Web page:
I went to see my old improv guru, Andy Sloey, in a show tonight. Andy’s troupe was really excellent, and as I watched them work, I was struck by one performer in particular. Everything he said was funny. I couldn’t comprehend how his humor brain worked. He wasn’t even trying. He was mostly just sitting there. Then it dawned on me: He was mostly just sitting there.
If “Yes” is accepting what’s given, the “And” is contribution to it. I realized last night there must be time between the two. You can’t start your second action until you’ve finished the first and according to the laws of physics, there must be some space (I don’t actually know anything about physics). A practically undetectable moment, years of processing, pausing for laughter: we can’t honestly move forward until we’ve taken time.
We have to wait. And there’s nothing to do while waiting in silence. So we end up listening. Maybe intentional, possibly accidental. It doesn’t matter why, but I’m 99 percent sure that it works. You don’t remember the silence: you remember the hilarious thing that-guy-in-andy’s-improv-troupe said that-one-time. You don’t remember the reflection between major life choices but you do remember that moment you sang in public, decided to have a baby, quit your job, and finally got his name tattooed on your butt. The action is the good stuff, but the silence is what makes it so.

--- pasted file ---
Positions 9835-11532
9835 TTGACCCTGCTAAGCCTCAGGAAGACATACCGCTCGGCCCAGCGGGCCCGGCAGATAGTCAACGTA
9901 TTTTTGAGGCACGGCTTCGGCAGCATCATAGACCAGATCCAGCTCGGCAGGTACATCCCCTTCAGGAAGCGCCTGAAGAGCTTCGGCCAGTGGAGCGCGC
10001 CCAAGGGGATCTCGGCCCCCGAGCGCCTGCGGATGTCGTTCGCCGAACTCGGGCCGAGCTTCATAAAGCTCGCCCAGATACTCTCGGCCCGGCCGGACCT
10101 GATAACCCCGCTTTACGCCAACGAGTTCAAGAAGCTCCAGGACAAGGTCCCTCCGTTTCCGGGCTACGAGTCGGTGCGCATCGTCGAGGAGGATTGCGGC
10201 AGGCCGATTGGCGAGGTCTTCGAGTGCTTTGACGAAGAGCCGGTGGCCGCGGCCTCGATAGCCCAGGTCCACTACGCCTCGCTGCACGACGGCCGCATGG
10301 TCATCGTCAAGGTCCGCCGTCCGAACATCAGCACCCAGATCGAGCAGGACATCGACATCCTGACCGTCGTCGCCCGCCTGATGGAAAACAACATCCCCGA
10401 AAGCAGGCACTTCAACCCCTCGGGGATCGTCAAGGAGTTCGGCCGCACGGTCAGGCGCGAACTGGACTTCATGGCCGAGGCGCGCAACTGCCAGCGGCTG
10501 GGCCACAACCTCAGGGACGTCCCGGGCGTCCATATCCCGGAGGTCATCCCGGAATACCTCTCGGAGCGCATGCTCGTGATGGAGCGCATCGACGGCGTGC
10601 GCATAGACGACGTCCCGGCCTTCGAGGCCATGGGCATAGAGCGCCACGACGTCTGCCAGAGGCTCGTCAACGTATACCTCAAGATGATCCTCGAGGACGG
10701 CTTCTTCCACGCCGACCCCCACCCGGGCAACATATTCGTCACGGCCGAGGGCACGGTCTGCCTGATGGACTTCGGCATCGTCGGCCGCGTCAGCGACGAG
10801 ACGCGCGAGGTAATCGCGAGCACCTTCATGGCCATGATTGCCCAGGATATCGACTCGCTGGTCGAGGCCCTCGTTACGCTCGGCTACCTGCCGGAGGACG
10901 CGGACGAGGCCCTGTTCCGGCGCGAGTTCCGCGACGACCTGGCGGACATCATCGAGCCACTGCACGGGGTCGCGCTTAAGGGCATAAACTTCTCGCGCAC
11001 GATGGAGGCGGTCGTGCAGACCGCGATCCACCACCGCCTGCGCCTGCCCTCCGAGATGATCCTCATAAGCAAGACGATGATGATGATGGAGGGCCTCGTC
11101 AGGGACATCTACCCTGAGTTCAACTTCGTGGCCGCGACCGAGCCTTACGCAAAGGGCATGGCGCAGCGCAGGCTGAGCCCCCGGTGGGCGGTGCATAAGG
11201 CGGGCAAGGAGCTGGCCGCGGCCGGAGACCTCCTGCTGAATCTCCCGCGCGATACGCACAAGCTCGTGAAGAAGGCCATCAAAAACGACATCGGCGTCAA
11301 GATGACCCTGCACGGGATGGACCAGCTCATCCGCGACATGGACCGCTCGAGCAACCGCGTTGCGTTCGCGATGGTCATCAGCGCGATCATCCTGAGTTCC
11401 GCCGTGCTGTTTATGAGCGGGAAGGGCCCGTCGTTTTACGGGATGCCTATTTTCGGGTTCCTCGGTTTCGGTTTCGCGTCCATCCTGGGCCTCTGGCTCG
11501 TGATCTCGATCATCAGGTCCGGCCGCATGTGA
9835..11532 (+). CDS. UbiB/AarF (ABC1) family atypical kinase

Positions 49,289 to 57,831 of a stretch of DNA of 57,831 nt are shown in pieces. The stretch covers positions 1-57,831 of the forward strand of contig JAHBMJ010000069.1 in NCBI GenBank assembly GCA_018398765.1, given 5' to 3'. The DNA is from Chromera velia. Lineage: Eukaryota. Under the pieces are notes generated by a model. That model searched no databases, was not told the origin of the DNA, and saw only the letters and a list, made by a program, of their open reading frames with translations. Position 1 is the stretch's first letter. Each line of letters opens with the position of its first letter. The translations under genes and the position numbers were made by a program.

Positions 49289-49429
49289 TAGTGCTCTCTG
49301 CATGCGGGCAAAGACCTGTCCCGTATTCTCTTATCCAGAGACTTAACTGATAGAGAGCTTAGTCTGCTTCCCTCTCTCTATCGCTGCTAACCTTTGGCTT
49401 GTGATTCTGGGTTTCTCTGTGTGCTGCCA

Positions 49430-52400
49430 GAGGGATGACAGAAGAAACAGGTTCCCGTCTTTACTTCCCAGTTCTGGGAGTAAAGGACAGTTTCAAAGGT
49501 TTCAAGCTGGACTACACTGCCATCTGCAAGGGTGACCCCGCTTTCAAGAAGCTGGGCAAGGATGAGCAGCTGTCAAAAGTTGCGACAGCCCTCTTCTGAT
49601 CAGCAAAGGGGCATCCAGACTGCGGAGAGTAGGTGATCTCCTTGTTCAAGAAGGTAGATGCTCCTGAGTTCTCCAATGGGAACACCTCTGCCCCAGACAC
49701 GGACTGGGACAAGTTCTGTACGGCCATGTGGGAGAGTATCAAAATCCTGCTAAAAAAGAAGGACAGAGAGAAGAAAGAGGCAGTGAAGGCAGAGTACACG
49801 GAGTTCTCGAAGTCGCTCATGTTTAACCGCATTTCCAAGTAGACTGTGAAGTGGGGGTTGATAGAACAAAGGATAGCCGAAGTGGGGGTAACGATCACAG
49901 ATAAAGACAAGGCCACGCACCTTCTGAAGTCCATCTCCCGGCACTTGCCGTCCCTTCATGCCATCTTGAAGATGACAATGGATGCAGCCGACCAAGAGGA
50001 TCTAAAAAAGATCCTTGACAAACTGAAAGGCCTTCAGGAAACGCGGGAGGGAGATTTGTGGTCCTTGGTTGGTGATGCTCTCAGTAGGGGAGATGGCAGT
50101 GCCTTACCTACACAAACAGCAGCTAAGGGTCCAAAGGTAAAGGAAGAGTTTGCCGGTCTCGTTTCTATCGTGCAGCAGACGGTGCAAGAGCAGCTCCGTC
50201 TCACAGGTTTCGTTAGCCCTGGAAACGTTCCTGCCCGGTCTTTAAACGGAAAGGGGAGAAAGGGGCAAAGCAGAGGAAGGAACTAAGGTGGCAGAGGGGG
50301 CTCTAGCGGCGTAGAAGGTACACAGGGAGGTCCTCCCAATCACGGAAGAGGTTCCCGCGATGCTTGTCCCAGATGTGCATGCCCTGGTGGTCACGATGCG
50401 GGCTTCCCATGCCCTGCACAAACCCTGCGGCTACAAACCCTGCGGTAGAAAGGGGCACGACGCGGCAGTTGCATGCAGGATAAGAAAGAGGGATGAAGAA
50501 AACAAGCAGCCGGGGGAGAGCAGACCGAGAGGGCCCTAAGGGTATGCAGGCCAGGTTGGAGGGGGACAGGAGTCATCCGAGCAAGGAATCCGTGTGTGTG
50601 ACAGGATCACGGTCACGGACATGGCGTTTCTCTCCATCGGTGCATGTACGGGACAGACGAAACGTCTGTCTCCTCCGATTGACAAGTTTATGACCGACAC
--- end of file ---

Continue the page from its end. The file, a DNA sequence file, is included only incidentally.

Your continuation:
I know it’s a lot more complex than simply shutting up for a second. It’s even more complex than actually listening. You need confidence, trust, awareness, curiosity, practice, a minimum amount of energy and enthusiasm. You need all that good stuff. But I don’t think any of that matters in the end if you don’t take a moment to listen.